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J Acquir Immune Defic Syndr. 2007 Oct 1;46(2):222-30.

Lessons from a multisite international trial in the Caribbean and South America of an HIV-1 Canarypox vaccine (ALVAC-HIV vCP1452) with or without boosting with MN rgp120.

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Center for HIV/AIDS, Constella Futures, Washington, DC, USA.



The first multicenter, international National Institutes of Allergy and Infectious Diseases (NIAID)-sponsored HIV vaccine trial took place in Brazil, Haiti, Peru and Trinidad. This randomized, double-blind, placebo-controlled, phase 2 trial evaluated the safety and immunogenicity of a clade B-derived, live canarypox HIV vaccine, vCP1452. vCP1452 was administered alone or with a heterologous boost of MN rgp120 glycoprotein. The trial was pivotal in deciding whether these vaccines advanced to phase 3 efficacy trials.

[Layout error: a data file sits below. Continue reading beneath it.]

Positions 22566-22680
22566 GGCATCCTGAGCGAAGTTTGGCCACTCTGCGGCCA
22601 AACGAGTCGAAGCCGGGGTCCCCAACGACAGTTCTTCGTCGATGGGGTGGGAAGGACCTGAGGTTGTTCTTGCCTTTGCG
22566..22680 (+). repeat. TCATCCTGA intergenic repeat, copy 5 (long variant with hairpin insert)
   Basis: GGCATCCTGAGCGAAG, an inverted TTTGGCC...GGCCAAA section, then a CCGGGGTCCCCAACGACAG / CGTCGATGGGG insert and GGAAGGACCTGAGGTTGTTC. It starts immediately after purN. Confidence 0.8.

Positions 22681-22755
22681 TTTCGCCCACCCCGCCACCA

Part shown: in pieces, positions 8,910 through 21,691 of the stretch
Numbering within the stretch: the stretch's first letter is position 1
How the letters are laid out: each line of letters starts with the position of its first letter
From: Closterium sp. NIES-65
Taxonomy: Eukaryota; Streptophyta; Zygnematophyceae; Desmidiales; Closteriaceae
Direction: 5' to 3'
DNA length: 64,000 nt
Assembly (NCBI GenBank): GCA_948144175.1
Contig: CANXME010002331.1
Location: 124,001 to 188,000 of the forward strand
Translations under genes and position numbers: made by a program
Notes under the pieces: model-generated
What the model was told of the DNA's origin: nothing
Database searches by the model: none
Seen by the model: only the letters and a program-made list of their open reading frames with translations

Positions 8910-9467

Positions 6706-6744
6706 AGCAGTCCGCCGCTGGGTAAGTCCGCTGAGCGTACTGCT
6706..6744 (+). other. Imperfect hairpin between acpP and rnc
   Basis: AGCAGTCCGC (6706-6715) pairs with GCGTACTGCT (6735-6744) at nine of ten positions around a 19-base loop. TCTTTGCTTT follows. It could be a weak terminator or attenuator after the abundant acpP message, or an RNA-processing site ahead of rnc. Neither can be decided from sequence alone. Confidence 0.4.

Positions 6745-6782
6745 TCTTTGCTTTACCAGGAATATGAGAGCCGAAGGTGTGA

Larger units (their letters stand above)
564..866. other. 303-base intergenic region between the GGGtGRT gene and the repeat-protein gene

Forty seronegative volunteers per site were randomized to ALVAC alone, ALVAC plus MN rgp120, or placebo in a 0, 1, 3, and 6 month schedule. Immunogenicity was assayed by chromium-release cytotoxic T lymphocyte (CTL) responses; interferon-gamma (IFN-gamma) enzyme-linked immunosorbent spot assays (ELISpot); lymphocyte proliferation assays (LPA); neutralization; and enzyme-linked immunosorbent assays (ELISA).


Enrollment and follow-up were excellent. Both vaccines were well tolerated. Neutralizing antibody to the laboratory-adapted MN strain was detected. Cellular immune responses, as measured by CTL, ELISpot, and LPA, did not differ between vaccines and placebos.


The observation of disappointing immunogenicity in this and a parallel domestic study has informed future vaccine development. Equally important, challenges to doing an integrated trial across countries, cultures, languages, and differing at-risk populations were overcome. The identification of specific safety, ethical, logistic, and immunological issues in this trial established the foundation for current larger international studies.

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